Those men who were involved in the movement of goods over a distance, they knew methods to manage the temperature of the goods, just as they had to manage the temperature of their bodies over those distances. They were interested in efficiency, profit, and their own leisure time, the same as people of today. They transported ice and foods without refrigeration machines and the phrase "scientifically clever" describes some of them well.

+1 regarding what SixOfSpades and mightymushroom posted about the methods.

I don't think most people would want lake ice in their tea, wouldn't it be full of dead bugs and silt?  Gathering snow and compacting it sounds like it would produce a product people would want to consume.
I posted this earlier, "People would be sent to do the work of creating or improving pools, so ice would be available in larger quantities and higher quality...". You should be able to imagine the type of masonry activities involved in this. Those masonry activities are the same ones used to create water reservoirs today and have been used for thousands of years.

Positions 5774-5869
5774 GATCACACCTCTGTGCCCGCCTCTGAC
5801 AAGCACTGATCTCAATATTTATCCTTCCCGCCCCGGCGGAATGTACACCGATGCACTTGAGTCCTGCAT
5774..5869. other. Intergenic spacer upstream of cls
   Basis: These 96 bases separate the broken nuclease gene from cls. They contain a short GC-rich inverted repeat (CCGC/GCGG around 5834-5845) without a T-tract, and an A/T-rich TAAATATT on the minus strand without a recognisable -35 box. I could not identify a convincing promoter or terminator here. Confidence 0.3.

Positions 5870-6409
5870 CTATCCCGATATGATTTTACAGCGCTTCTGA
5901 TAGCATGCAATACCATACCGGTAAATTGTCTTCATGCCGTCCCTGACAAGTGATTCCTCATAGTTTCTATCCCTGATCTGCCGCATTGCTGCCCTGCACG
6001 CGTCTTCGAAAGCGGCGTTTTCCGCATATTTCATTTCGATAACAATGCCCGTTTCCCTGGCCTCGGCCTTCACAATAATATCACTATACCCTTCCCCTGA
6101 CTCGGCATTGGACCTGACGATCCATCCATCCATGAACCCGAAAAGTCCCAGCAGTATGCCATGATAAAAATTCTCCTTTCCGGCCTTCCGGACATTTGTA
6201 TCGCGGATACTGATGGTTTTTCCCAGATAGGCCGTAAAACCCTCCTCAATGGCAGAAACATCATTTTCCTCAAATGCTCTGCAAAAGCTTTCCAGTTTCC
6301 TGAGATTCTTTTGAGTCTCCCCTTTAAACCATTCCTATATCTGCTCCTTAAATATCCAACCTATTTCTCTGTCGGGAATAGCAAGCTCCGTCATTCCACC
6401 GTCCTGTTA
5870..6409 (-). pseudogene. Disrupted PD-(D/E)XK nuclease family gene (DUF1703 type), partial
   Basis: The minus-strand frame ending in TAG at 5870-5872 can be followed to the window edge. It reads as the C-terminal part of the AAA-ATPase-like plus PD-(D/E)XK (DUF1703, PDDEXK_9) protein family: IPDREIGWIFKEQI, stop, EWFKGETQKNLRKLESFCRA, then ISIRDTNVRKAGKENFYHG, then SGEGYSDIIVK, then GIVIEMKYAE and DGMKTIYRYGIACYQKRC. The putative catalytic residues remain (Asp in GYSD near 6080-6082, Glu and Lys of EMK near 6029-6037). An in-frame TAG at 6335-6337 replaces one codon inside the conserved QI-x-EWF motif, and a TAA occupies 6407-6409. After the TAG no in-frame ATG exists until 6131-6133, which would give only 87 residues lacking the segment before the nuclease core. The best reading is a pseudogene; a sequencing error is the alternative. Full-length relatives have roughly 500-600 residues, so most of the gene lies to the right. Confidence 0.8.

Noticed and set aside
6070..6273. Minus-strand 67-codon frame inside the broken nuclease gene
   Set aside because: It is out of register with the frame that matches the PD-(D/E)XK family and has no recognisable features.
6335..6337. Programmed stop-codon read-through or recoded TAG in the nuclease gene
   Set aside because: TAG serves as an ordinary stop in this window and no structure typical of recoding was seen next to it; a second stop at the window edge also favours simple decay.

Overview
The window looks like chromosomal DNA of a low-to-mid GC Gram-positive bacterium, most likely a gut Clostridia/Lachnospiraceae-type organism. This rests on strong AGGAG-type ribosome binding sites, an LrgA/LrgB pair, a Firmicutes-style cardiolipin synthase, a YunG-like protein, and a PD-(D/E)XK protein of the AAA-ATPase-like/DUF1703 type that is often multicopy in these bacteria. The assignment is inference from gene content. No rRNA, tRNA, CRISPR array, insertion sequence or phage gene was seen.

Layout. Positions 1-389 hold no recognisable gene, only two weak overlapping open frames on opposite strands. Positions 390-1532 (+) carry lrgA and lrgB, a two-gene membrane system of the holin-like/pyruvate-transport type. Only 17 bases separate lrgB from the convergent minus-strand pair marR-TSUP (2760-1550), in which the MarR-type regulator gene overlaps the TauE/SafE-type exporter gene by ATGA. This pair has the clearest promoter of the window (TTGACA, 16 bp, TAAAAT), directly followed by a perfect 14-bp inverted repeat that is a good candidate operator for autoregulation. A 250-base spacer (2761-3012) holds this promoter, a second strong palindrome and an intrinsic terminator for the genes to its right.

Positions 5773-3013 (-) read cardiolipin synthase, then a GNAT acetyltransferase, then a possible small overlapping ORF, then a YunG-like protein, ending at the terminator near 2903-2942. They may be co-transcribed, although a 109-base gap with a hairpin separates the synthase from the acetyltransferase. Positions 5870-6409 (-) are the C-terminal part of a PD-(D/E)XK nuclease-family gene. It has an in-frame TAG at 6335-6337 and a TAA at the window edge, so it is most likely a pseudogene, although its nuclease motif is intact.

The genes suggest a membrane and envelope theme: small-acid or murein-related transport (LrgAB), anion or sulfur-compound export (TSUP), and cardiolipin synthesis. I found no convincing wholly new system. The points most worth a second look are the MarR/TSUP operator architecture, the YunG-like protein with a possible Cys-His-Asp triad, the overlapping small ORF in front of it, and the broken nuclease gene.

The product being delivered over a distance is the "potential thermal energy", Snow and ice are both frozen water, but ice holds more of this "potential thermal energy" per cubic meter. This means it is easier to transport the same weight of frozen water to the destination.

If you put a metal bowl in the freezer with 2 liters of water in it, give it a few days to freeze completely, bring it into a cool room (subterranean rooms would be used in the past), apply heat to the bowl so the ice can fall out of the bowl, then use a metal tool to chip at and shave the ice. Once your technique improves, you will have ice shavings that you can use to create a cold drink that would make any over-heated person happy. If that person did not have refrigeration, it would be a marvel to them. A noble would use this luxury for their court and guests, to impress them, just as a merchant would sell this luxury to those who wanted to impress others.